Motivations

We are doing this research to try and discover a better way of identifying fluid in the lungs. We are starting with a specific and common situation- the elderly patient (such as yourself)  – who presents to us complaining of breathlessness. The cause of breathlessness is an answer sought many times a day by the average emergency nurse, doctor, or paramedic.

One would think this would be easy with all the modern technologies of blood tests, electrocardiographs and chest xrays. Unfortunately these techniques are not so good at identifying fluid in the lungs, and we can get the cause wrong (initially) in up to one quarter of patients. This is a particular problem when there is no expert radiologist to interpret the chest xray on the spot. The worst case scenario is that the patient (yourself) is started on treatment that will not help the cause of your breathlessness.

It is even harder in rural or pre-hospital situations where there is no xray facility.  Luckily, portable ultrasound machines are becoming more common, capable and affordable.  They are also safer than xrays.  People are calling ultrasound ‘the stethoscope of this century’.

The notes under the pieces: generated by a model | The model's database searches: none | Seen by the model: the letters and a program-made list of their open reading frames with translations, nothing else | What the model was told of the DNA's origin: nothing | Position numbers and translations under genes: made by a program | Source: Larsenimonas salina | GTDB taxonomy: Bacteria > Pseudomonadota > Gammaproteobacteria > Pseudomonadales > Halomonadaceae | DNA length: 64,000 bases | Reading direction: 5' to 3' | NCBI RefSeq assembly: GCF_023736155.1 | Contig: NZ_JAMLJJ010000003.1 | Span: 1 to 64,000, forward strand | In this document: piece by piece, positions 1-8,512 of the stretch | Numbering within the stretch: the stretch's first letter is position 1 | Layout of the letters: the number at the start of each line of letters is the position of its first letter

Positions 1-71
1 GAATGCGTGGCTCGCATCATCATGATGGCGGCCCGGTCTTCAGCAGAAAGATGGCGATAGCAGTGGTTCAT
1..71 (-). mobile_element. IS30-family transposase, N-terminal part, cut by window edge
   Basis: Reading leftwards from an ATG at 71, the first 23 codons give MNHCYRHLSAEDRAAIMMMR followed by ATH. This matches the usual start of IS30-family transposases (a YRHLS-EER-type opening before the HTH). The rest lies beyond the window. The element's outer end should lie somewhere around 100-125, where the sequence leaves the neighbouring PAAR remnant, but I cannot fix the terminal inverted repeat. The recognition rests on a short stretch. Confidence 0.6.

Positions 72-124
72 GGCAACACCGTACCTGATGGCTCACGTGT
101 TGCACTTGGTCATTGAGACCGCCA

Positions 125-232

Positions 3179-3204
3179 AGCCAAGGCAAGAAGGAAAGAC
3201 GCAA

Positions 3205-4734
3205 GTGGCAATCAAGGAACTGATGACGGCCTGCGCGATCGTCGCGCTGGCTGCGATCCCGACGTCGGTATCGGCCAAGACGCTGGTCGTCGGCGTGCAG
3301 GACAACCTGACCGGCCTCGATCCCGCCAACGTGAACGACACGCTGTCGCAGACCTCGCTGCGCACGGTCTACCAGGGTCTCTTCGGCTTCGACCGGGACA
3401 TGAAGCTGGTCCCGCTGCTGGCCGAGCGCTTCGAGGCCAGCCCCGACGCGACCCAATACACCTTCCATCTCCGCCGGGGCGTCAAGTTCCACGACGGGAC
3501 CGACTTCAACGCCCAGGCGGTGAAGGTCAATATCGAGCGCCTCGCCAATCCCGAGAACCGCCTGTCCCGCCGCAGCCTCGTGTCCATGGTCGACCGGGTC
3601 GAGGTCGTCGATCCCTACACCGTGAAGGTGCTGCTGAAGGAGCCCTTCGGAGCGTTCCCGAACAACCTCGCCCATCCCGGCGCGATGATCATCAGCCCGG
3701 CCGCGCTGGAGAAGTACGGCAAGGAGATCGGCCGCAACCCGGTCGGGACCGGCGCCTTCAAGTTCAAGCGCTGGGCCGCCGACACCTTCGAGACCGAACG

Our aim is to see if lung ultrasound may one day be able to replace chest xray in certain situations.  We know it is safe, and potentially more accurate than chest xray.  Now we want to know if it is still accurate in the hands of our more junior colleagues. Let us be honest – it does not have to be brilliant to improve on our inexpert xray interpretations. On the other hand, the differences between wet and dry lung are fairly obvious, as you can see below.

Normal or 'dry' lung looks like this.

Normal or ‘dry’ lung looks like this.

This is how heart failure looks using an ultrasound probe

This is how heart failure looks using an ultrasound probe

 

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